The Walking Dead: All That Remains
The cast of The Walking Dead’s TV incarnation may have spent most of the second season hunkered down on Hershel’s farm doing little more than falling in and out of favour with each other, but Telltale takes no time at all to reassure you that it has no intention of its story following suit. All That Remains, the first instalment of this episodic adventure’s long-awaited Season Two, is barely five minutes old before Telltale punches you in the gut. It’ll find room to do it another couple of times during this opener’s two-hour runtime, too. Nothing has changed.
And yet everything has changed, because (spoiler alert) Lee’s gone. The lens through which we played Season One, which cemented Telltale as one of modern gaming’s finest storytellers, succumbed to the zombie virus in the final episode, leaving his adopted charge on her own. Season Two opens with confirmation of the first run’s climactic tease: Clementine’s now under the care of Christa and Omid, the bit-part couple expecting their first child. Within minutes they’re pushed apart, and Clem finds herself back where she started: alone in a world devastated not just by a zombie apocalypse, but also by the effects of terror on everyday people. Yet while Lee’s absence is felt keenly – any game would suffer for the loss of such a finely crafted relationship – at least we’re still here. Now, instead of giving Clem guidance through Lee, we’re doing it directly.
Clem’s a little older now, but still sporting that baseball cap, still keeping that hair short. She’s still lugging that backpack, too, and an early rummage through its contents unearths a torn picture of her departed surrogate father, as well as a crude sketch of Kenny and family, both of which we’re given the option to burn in the hope of keeping a fire going. We refuse, naturally. Lee may be gone, but our desire to keep Clem safe from harm – physical and mental – endures.
Mechanically, little has changed: this is the same blend of point-and-click exploration, dialogue choices and fraught, QTE-packed set-pieces, although the button prompts have been redesigned in line with the new house style Telltale laid down in The Wolf Among Us. Yet this framework is given fresh context by the person you guide through it. Where Lee’s gait was cautious yet confident, the walk of a man afraid of what was round the corner but sure he could overcome it, the mere sight of Clem in motion sets the teeth on edge. She creeps gingerly through a forest, jumping out of her skin when a couple of crows fly out of a nearby bush. She tiptoes, terrified, around the outside of a house she knows holds much-needed medical supplies. And when she comes to a high ledge, it takes her a couple of tries before she can jump high enough to reach it. It’s a smart way of making you feel vulnerable, reinforced by subtle cinematic framing – a long shot of her alone in the forest; a close-up of her panic-stricken face.
The combat, however, presents a concern. Lee’s battles were clumsy and improvisational, and Clem was clearly paying attention. She knows that, in a pinch, she must look off to the side, because there’s normally a brick or a rake with which to keep an undead aggressor at bay. She’s learned, too, that you keep swinging a claw hammer until the groaning stops. Yet it’s hard not to think of Square Enix’s Tomb Raider reboot, where the scared, fragile character of the opening moments became an unstoppable killing machine by the game’s end – and, worse, a willing one. Maintaining Clem’s vulnerability over the course of the next five episodes might just be the toughest challenge Telltale faces.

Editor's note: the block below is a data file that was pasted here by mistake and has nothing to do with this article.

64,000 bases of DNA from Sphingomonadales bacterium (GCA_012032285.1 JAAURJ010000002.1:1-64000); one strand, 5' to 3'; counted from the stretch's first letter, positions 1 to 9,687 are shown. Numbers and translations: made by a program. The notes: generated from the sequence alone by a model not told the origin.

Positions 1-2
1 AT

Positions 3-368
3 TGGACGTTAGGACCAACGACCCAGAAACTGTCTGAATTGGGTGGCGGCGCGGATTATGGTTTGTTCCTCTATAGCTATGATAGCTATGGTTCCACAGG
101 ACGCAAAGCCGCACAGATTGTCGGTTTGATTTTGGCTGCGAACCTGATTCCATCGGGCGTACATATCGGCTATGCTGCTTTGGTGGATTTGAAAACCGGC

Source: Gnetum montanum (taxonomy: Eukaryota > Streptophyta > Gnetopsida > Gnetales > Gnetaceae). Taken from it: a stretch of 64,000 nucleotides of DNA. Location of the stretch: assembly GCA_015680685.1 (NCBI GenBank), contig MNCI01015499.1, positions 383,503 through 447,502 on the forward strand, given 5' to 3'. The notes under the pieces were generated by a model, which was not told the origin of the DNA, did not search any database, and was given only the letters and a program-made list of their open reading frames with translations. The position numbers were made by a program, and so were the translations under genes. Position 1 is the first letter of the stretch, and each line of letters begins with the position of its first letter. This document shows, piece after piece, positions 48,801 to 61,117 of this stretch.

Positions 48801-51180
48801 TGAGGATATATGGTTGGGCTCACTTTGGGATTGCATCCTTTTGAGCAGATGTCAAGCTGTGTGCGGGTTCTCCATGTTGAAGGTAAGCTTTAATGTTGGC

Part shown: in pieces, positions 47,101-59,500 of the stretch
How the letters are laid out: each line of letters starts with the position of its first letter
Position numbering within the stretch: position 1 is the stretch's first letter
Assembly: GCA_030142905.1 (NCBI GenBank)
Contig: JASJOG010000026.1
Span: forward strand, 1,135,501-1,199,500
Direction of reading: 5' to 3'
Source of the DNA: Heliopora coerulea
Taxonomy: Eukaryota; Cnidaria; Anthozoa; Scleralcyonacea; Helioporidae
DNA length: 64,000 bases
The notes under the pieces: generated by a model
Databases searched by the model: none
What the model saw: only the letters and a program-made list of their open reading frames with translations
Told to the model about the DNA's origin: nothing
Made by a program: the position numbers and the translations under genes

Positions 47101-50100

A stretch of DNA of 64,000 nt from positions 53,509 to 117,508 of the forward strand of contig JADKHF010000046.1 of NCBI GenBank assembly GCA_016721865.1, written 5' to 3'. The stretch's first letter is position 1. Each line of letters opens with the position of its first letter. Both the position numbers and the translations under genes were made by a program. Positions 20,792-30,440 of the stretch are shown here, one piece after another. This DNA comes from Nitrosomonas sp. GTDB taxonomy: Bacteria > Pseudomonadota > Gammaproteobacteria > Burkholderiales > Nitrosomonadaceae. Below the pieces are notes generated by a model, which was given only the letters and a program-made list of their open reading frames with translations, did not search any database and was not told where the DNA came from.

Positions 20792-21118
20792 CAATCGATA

The studio’s best chance of overcoming that obstacle is its choice system. Throughout All That Remains’ twohour runtime, you’ll have ample opportunity to shape Clem’s character. Our Clem was by turns snarky, sincere and outright hostile to those she met, but if you want her to be relentlessly unpleasant, a girl embittered by heartbreak and loss, you can make her so. Before they’re separated, Clem tells Christa they need to find a group, and you suspect that’s as much about the needs of Telltale’s writing staff as it is about safety in numbers. Clem discovers one soon enough, hunkered down in a house in the middle of the forest, and they’re naturally suspicious. Partially, of how a girl made it so far on her own – several of them speak of an antagonist named Carver as if he’s Lord Voldemort himself, suspecting Clem of working for him – but mostly of the bite on her arm, her claims that it wasn’t the work of a walker falling on deaf ears. They come round eventually. Most of them, anyway.
It’s early days for this group, of course, but we’ve already got our Kenny. You’ll think it’s Nick at first: with his mullet and baseball cap, he’s a dead ringer for Season One’s bête noire when viewed from behind, and his first appearance sees him loose off a shotgun blast inches from Clem’s midriff. Yet this is another Telltale red herring. The true villain of the piece is Rebecca, a sour-faced, heavily pregnant woman who’s hostile from the off. By the episode’s end, you’ll have some dirt on her, and it’s sure to come in handy.
All That Remains, like Season One opening salvo A New Day, does a fine job of setting the scene while providing enough action and story beats to ensure it feels like more than a teaser trailer to drive sales of the season pass. Yet at two hours, it’s short even by Telltale’s standards, and its climax is disappointingly abrupt, fading to black with a setpiece in full flow. Cliffhanger endings are fine when the next episode of a TV show is days away, but less so when the wait is likely to last a couple of months. Yet Telltale has already achieved something remarkable, proving – to both Clem and to you – that there’s life after Lee.